"It took Hollywood a long time to come around to that, to celebrate that and find that as admirable as I always thought it was back in the day, but I'm glad they came around now."

Macfarlane said he came out as gay 17 years ago, even though he was advised against doing so by those who thought it would limit the kinds of roles he'd be offered.

"I love Hollywood. It's a great place to be, but I wasn't going to not be queer for the sake of doing an action film," he said.

Despite the specificity of the characters and circumstances of their relationship, Eichner said he thinks the film has universal and relatable themes -- namely how difficult it is to be yourself and then find someone who will not only accept, but also love you for that.

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The film also is loaded with fun pop-culture signposts viewers don't need to be gay to understand or appreciate.

"Niche is in the eye of the beholder," Eichner said.

"Why are the cultural references that me and my gay friends and our girlfriends who love pop culture all recognize immediately? Why is that niche?" he added.

"It was only niche from the stereotypical perspective of straight men or the segment of society that maybe doesn't get those references, but there is no reason that they shouldn't. For me, the Super Bowl is niche."

Macfarlane chimed in: "Yeah, Emily Dickinson didn't travel outside the garden in her back yard and became the greatest living female poet.

"That's a pretty niche world she operated inside of. I think you find your world in small areas, and then it's incumbent on the viewer to see themselves in that."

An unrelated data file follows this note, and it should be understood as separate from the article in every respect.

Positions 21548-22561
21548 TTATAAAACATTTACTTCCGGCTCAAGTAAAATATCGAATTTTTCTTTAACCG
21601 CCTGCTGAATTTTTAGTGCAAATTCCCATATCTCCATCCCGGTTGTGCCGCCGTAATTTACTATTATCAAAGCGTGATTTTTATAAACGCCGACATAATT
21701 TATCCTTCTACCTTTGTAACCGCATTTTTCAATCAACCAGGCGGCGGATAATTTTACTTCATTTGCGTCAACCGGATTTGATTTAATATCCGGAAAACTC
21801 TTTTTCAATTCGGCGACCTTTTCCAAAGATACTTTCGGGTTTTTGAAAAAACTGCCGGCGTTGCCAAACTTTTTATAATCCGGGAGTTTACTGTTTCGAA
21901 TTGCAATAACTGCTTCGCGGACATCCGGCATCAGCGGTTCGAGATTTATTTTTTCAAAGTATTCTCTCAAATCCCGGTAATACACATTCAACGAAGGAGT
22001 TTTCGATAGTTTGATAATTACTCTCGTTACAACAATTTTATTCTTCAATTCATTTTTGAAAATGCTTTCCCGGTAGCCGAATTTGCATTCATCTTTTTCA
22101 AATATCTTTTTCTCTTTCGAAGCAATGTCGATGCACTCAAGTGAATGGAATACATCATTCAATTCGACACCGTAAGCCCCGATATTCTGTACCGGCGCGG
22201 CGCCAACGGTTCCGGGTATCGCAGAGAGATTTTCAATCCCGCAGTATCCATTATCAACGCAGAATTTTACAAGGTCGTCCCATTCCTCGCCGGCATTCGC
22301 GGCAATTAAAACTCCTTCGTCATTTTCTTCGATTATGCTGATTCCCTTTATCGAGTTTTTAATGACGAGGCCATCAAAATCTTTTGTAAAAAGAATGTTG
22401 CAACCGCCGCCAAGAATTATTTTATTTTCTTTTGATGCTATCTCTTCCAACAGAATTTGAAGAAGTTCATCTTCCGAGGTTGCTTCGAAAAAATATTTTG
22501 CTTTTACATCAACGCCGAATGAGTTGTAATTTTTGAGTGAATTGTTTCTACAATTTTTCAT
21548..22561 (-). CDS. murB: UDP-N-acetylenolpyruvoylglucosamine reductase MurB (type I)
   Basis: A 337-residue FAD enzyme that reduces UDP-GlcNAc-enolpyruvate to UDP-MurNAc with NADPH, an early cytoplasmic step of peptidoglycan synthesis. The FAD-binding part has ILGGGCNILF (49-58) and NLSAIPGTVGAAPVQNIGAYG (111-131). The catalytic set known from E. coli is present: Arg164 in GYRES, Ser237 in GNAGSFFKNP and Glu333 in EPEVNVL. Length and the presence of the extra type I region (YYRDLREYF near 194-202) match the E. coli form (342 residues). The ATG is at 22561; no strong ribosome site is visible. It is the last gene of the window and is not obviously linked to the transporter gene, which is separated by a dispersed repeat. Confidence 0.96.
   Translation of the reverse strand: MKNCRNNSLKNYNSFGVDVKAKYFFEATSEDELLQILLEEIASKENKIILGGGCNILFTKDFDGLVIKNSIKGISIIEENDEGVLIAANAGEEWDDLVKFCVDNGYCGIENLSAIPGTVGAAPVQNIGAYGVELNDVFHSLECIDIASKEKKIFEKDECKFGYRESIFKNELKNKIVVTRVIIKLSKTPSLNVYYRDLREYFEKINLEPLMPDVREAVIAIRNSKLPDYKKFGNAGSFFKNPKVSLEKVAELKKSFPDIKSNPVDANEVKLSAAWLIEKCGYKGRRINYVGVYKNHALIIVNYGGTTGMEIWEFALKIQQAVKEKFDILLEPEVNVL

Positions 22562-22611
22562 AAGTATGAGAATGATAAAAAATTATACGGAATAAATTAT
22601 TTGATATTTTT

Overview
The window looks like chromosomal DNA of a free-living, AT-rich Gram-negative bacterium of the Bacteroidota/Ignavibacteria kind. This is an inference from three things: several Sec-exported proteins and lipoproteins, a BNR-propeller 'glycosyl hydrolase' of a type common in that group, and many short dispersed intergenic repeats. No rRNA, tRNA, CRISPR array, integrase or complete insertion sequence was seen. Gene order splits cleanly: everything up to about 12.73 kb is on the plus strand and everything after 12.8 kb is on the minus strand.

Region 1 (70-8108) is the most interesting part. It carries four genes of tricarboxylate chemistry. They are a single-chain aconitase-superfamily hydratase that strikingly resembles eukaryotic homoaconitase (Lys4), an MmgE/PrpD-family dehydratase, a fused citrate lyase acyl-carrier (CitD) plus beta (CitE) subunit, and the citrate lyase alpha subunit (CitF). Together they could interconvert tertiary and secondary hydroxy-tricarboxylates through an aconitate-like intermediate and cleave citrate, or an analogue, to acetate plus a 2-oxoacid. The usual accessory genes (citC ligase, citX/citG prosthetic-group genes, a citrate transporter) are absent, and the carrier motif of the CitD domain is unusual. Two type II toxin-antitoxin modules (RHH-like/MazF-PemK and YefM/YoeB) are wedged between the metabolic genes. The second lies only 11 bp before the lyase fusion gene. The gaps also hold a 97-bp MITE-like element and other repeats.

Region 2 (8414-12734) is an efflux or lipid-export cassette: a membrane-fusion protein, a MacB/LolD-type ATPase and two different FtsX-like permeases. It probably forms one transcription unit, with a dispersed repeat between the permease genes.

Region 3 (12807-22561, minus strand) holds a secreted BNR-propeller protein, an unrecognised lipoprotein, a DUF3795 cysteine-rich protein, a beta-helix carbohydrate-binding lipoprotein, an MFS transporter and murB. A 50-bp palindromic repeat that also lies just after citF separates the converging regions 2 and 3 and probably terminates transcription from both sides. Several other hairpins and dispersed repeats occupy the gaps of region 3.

Macfarlane also noted that the film is coming out at a time when there aren't a lot of romantic comedies playing in theaters.

"This is not only historic for the gay community, but it's also a reminder that we like going to rom-coms, so, hopefully, we can help infuse the world again with a [genre] that was so popular, especially when I was growing up," he said.

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"It seems to have disappeared. We're kind of in a bit of a cynical time that way. People are more interested in people fighting each other to death than laughing and falling in love."

Eichner said there have been several advance screenings of Bros, and the one thing they all have in common is that audiences "are laughing out loud from start to finish."

"Everyone can certainly relate to what the characters are going through as two men who are really trying so hard to be strong and not vulnerable, but, ultimately, are in love and want to have that experience, which forces them to let their guard down," Eichner said.

"The specifics of what's happening may be eye-opening to people, which is what I think makes it a fresh, exciting romantic comedy, unlike the many we've seen over the years that play by the same rules.

"That's what makes it worth going to the theater to see. It is different. It is specific to a culture you might think you know, but you don't really know. But all of the emotions are the same."

Macfarlane said his mother, who is 75-year-old and Canadian, saw the R-rated movie and loved it.

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"She laughed and cried," the actor said.